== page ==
October 17, 2008

A new posting!

The irony is that both nominees have argued that The Problem with Washington is partisanship, and that bipartisanship is a big part of the solution.

And yet, perhaps the most catastrophic policy of recent decades, the relaxation of traditional credit standards to help people achieve the American Dream, was extremely bipartisan.

My published articles are archived at iSteve.com -- Steve Sailer


PeterW said...

Partisanship is nasty. Someone has to end up losing. Bipartisanship is much nicer.

Anonymous said...


How would you respond to the following claim by Oliver Kamm?

"There is, incidentally, a conservative criticism that the credit crunch derives from government meddling in the housing market, forcing the US quasi-government agencies Fannie Mae and Freddie Mac to make loans to less creditworthy borrowers. I don't buy this. Governments and central banks have made the problem worse, by failing to restrain a credit expansion. But the underlying reason that we are where we are is that there has been so much capital around, not least owing to the enhanced role of China in the global economy."


Black Sea said...

I've been assuming that you've been working on something BIG over the past few days . . . I'm assuming this isn't it.

Anonymous said...

Glorification of "bipartisanship" is what you get when you have a room full of barely a hundred men and women many of whom have been working together for decades. Have you ever worked in an office with dozens of other people? Did you want to get along with those people, or did you prefer to always be in their faces?

It gets worse because liberals tend to be ideological firebrands, with "activist" or "professor" in their resume while conservatives tend to be businessmen who like to be flexible in order to make a deal or soft elites and heirs who like to get invited to fancy dinner parties.

If the GOP is supposed to come back roaring, all ideologically pure after going down to defeat (after abandoning its principles), who's gunna do it? 84 year old Ted Stevens? 76 year old Jim Bunning? 75 year old Bob Bennett? The older people get, the less they tend to like real conflict. Orrin Hatch's once white hot conservatism has cooled considerably over the years, and was already pretty much gone when he voted to confirm Breyer and Ginsburg.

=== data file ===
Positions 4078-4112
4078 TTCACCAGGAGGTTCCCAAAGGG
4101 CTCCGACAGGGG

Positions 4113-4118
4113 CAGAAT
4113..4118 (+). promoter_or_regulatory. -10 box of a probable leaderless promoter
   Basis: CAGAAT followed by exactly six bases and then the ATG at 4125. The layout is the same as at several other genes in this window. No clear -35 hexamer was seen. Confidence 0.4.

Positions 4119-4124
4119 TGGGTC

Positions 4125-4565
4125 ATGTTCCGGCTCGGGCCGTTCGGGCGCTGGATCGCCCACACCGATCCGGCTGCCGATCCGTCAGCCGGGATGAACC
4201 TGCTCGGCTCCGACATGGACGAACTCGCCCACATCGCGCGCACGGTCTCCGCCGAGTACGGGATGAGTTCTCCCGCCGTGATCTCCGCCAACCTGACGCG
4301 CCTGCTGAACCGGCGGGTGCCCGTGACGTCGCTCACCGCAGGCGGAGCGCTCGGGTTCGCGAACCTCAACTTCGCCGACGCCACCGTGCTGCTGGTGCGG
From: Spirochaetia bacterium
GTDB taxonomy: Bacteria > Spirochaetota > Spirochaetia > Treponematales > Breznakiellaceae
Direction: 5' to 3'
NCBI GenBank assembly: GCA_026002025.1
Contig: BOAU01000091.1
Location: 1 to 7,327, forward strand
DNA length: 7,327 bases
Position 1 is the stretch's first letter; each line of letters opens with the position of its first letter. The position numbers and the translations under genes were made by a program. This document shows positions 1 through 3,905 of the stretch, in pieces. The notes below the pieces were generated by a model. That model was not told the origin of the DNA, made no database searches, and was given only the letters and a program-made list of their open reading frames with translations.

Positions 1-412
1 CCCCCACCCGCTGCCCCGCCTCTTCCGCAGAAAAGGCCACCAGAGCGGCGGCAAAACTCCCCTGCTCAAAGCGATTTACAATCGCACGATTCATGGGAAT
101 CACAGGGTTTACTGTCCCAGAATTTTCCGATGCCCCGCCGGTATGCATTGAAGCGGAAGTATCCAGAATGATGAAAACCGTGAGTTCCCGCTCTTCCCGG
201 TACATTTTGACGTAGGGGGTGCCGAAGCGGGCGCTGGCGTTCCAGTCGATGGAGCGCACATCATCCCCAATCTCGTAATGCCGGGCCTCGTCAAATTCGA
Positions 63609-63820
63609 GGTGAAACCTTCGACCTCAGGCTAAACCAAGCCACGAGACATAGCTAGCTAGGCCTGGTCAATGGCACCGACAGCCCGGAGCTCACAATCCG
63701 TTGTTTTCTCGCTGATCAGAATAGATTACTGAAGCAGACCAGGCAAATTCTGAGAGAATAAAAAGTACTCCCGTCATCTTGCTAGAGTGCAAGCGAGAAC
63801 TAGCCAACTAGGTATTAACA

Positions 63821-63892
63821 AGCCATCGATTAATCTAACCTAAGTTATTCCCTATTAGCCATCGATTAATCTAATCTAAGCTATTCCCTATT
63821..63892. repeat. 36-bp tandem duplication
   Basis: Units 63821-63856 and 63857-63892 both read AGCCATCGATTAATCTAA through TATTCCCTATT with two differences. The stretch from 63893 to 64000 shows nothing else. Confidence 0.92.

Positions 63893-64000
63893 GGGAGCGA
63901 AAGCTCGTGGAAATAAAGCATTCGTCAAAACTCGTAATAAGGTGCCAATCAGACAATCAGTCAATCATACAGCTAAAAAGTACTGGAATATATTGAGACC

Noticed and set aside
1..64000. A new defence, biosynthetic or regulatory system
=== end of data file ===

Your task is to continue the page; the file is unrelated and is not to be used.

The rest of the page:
The upside to putting the GOP in the minority is that many elderly Republicans, after nearly 12 years in the majority, may just decide to retire.

beowulf said...

The root problem is economic inequality.

The liberal critique is the wage-productivity gap. Since 1973, labor productivity has risen faster than inflation, but median wages have increased slower than productivity and has barely kept up with inflation (slower than inflation once you factor in the intentional lowballing of government inflation statistics).
The solution is greater regulation of the labor market (higher minimum wages, lower CEO pay, more unionization) or tax and spend income redistribution.

The Axis of Steve critique is, exporting low skill/IQ manufacturing jobs overseas at the same time we're importing more low skill/IQ workers by an open border policy, what the hell did you expect will happen? We're left with lower wages and more illegal aliens whose very presence here indicate lack of respect for our basic institutions and customs. The solution is keep out and deport illegal aliens and bringing trade barriers to protect US industry. Warren Buffet's Import Certificate plan is pure genius. http://tinyurl.com/buffettplan

The conservative critique is, economic inequality?--- THAT'S CLASS WARFARE! If everyone owns a house, the ownership society will cure all ills.

The bipartisan solution was ignore the immigration and trade issues (sorry Steve) and give money away so those on the bottom of the income scale could buy property. Liberals probably knew the mortgages were never going to repaid. But if conservatives are stupid enough to give money away but won't raise taxes to pay for it, well, why not go with the flow?